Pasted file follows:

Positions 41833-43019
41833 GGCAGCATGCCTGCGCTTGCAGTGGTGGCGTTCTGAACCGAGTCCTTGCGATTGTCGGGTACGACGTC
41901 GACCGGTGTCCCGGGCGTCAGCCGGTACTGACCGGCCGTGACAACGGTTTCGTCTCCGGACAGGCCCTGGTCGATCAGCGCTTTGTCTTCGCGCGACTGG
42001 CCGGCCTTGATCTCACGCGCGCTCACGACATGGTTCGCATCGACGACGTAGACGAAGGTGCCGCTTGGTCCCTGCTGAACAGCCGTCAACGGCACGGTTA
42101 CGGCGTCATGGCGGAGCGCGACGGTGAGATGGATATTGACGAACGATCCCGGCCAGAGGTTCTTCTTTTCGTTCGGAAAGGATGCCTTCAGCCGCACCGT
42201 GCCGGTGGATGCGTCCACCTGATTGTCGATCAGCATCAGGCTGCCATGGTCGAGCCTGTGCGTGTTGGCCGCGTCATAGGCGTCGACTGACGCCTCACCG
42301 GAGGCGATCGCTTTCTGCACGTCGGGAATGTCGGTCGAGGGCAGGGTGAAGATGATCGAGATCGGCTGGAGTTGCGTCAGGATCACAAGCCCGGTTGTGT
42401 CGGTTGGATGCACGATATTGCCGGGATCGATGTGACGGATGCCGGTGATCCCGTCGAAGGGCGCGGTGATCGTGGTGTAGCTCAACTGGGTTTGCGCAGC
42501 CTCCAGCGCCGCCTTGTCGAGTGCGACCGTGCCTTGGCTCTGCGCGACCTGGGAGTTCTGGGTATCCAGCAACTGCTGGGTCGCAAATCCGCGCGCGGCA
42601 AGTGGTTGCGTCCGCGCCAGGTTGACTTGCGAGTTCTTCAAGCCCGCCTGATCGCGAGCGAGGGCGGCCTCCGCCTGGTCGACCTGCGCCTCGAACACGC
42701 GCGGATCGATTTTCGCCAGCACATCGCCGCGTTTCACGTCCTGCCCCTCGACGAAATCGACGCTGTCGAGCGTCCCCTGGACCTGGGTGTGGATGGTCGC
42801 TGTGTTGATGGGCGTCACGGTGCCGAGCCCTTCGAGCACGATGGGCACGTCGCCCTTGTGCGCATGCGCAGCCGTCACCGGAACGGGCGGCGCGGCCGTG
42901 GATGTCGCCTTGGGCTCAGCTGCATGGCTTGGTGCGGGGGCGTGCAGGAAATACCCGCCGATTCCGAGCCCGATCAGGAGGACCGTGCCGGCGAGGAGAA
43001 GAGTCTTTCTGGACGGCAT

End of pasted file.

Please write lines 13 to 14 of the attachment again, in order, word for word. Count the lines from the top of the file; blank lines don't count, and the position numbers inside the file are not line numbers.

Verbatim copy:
42901 GATGTCGCCTTGGGCTCAGCTGCATGGCTTGGTGCGGGGGCGTGCAGGAAATACCCGCCGATTCCGAGCCCGATCAGGAGGACCGTGCCGGCGAGGAGAA
43001 GAGTCTTTCTGGACGGCAT